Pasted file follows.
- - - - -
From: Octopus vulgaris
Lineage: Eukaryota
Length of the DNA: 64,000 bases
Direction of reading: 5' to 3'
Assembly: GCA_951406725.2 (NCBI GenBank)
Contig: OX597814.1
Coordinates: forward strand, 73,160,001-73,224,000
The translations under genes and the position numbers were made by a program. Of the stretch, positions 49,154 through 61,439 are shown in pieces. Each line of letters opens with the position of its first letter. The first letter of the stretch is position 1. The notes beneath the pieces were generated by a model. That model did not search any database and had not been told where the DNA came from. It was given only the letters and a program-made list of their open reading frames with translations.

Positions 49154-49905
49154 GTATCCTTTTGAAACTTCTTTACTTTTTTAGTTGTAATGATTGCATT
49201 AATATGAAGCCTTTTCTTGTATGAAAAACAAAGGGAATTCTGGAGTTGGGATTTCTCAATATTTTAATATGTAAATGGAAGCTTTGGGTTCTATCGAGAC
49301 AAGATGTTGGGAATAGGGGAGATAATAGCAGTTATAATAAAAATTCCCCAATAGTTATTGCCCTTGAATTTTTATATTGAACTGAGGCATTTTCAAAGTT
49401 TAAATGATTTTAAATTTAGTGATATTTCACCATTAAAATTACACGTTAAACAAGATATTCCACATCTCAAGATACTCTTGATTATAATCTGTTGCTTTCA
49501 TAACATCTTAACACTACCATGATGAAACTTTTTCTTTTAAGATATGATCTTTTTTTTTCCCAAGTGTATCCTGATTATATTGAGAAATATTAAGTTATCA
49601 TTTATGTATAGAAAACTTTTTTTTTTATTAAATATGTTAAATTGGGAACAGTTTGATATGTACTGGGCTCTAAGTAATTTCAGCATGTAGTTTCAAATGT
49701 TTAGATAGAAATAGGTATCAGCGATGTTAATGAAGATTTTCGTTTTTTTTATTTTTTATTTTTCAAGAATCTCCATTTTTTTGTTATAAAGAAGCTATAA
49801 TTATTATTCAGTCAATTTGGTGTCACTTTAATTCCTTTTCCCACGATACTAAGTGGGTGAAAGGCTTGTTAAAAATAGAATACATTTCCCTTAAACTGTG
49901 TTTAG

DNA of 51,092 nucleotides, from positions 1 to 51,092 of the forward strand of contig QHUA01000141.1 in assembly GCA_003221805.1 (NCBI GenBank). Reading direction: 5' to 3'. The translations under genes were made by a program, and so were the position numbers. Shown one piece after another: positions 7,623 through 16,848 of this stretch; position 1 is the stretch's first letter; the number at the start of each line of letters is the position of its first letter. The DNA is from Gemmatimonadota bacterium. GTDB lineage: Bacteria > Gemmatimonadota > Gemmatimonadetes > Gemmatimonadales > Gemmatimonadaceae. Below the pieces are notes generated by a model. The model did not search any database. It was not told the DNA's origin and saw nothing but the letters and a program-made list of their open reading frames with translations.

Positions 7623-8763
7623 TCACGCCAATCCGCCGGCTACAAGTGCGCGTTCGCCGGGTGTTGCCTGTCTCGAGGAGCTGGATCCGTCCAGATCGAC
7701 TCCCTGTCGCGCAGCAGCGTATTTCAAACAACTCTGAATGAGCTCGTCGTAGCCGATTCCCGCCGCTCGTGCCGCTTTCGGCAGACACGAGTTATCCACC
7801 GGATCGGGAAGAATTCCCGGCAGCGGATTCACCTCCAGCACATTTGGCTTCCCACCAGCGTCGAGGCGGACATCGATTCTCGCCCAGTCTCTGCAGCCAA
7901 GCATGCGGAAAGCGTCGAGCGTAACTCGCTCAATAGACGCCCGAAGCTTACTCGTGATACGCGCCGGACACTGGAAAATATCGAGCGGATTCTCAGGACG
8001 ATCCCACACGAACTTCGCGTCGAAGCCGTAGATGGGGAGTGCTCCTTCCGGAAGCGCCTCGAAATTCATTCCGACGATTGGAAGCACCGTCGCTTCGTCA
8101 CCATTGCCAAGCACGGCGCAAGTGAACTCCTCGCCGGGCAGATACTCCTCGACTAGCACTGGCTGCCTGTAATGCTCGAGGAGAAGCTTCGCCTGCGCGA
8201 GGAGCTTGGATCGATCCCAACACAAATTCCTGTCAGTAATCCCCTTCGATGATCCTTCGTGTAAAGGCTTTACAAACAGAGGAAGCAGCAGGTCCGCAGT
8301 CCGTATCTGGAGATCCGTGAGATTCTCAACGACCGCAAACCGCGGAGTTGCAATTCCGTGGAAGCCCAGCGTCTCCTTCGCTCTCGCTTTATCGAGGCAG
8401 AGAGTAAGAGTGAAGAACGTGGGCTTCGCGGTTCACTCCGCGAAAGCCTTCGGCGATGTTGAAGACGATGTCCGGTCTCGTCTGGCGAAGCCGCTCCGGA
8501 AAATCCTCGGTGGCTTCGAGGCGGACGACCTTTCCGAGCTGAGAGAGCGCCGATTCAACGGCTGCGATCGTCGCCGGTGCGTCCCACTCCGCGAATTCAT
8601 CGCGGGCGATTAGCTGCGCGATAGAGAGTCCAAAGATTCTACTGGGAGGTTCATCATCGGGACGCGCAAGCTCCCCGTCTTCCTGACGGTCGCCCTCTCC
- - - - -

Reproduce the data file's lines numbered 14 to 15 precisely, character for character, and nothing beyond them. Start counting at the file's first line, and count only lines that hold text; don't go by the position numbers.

49501 TAACATCTTAACACTACCATGATGAAACTTTTTCTTTTAAGATATGATCTTTTTTTTTCCCAAGTGTATCCTGATTATATTGAGAAATATTAAGTTATCA
49601 TTTATGTATAGAAAACTTTTTTTTTTATTAAATATGTTAAATTGGGAACAGTTTGATATGTACTGGGCTCTAAGTAATTTCAGCATGTAGTTTCAAATGT